Digital Nomad Guide to Siem Reap

Siem Reap, in Cambodia is most well known for it's famous Angkor Wat Temple Complex, which is a UNESCO World Heritage site. Due to it's proximity to the temples it's a fast growing tourist hub, which also attracts many expats and more recently digital nomads and remote workers.

Being relatively new in this town I enlisted the help of some other Digital Nomads in town when researching this post to ensure it's as well informed and rounded as possible.

If you're considering of somewhere a bit different, with a very low cost of living for a stop on your digital nomad journey, then read on to learn all about this buzzing South East Asian town.


Where is it and why should you go?

Siem Reap is located in Northwest Cambodia in South East Asia. The airport is less than a 20-minute taxi or tuk-tuk ride from the town center. Aside from the Angkor temples, this small bustling resort town is full of tempting restaurants, nightlife, accommodation, and activities to suit all budgets. It's friendly and welcoming to both those who visit for a short time and those who fall in love with it and stay for many months and even years.

What is the weather like?

Cambodia has a tropical climate, meaning it is generally warm and humid. The average temperature is about 27 degrees Celsius with a minimum of about 16 degrees Celsius.

There are 3 seasons: cool season which runs from November to March with temperatures reaching 29 C; hot season which runs from March to May when temperatures can reach 40, and rainy or monsoon season which runs from May to October when temperatures reach about 33 Cand humidity is as high as 90%. There can be A LOT of rain during this season.

The best thing about Siem Reap is:

The weather which is generally lovely (albeit humid at times), means you can get lots of pool time in. There's also plenty of places to socialize, with something always going on, and due to the small size of the town, you soon get to know a lot of people.

The worst thing about Siem Reap is:

It does get extremely hot and humid in April and May, which can be uncomfortable when walking or cycling around, and at times you find yourself without air-con. It can also be difficult to find things to do outside of the temples, bars, and restaurants...but a bit of research and adventure and you can find enough to do to amuse yourself.


Is English spoken?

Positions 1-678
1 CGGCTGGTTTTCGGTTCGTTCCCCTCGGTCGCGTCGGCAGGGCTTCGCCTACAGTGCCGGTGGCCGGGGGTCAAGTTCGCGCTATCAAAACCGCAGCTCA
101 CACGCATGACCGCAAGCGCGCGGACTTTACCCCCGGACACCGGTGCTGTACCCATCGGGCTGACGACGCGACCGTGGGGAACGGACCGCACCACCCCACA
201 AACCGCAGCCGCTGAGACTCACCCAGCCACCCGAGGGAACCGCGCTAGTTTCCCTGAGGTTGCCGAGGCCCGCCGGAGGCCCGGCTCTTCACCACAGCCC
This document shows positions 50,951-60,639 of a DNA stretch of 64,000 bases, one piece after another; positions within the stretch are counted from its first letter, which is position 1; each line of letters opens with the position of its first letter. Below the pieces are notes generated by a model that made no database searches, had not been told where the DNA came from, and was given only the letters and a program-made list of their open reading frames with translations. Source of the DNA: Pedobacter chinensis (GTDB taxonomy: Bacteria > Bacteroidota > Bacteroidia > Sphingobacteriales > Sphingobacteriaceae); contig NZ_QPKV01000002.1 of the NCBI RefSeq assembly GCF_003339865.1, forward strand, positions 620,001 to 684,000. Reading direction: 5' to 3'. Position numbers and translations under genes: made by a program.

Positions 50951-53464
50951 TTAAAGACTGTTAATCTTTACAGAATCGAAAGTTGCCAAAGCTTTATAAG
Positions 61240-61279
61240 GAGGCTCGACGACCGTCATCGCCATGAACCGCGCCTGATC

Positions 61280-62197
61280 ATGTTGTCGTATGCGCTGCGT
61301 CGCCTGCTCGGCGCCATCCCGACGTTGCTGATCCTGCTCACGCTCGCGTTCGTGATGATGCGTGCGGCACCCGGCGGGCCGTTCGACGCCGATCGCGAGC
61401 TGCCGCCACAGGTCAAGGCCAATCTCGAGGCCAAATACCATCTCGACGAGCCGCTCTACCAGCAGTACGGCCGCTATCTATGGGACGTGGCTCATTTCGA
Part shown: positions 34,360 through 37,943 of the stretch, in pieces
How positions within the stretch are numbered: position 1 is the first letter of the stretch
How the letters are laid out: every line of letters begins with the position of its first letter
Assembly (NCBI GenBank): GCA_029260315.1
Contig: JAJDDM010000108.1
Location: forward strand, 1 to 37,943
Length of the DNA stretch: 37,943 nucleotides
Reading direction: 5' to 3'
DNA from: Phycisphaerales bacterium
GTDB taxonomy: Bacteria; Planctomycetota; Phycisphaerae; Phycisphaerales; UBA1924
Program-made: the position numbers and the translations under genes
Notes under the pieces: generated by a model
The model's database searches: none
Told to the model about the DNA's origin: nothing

Yes, but mainly by young Cambodians living in Siem Reap, those working in the tourist industry, expats, and Western tourists. Some of the tuk-tuk drivers also speak some English and few excellently.

Older Cambodians and those living in the more remote countryside around Siem Reap tend to mainly speak Khmer and you may struggle to communicate with these, similarly many stall holders in the traditional markets in town also converse mainly in Khmer.

Is Siem Reap safe?

Yes, it's relatively safe. You do hear stories of a few opportunist bag snatches and house robberies (especially around festival times), however, there isn't a lot of violent crime. As you find in most towns and cities there are some areas to avoid at night, especially as a solo female traveler, such as Wat Polanka. However providing you take the normal precautions you should be fine.

The other thing to be careful of is the traffic; it's pretty much a free for all and there doesn't seem to be many rules. You just need to keep your wits about you and be extra careful of the tuk-tuks and moto's when crossing the road or cycling/ motorcycling around.

Best areas to live in?

This really does depend on what you're after. The center can be very busy and touristy, not to mention extremely loud around Pub Street at night. However, if you're too far out in the sticks you may find it difficult not being near the amenities. Personally, I prefer the area around Wat Bo Road, it's a little bit out from the main tourist area around Old Market and Pub Street but still within easy walking distance of everything.

What is the internet like in Siem Reap?

The internet is actually quite good which was quite a surprise, the only times you may struggle is if there's a power outage which does happen from time to time.

Most of the cafes, restaurants, and hotels have good speed internet as do the co-working spaces (which is to be expected of course).

Rental accommodation often comes with some sort of internet but if it doesn't or it's not quick enough you can easily arrange for it to be installed or upgraded.

Do you need a car to get around?

No, not at all. In fact, due to the traffic here, it's often not using a car is quicker.Day to day I use a bicycle to get around or I walk, a lot of other people use motorbikes! If I'm out drinking or going somewhere at night, I'll I use a tuk-tuk. You can get most places in town by tuk-tuk for 1 or 2 dollars.


There are many, many cafes in Siem Reap and I've by no means sampled them all. However, a selection of favorites amongst Digital Nomads and Expats alike are as follows: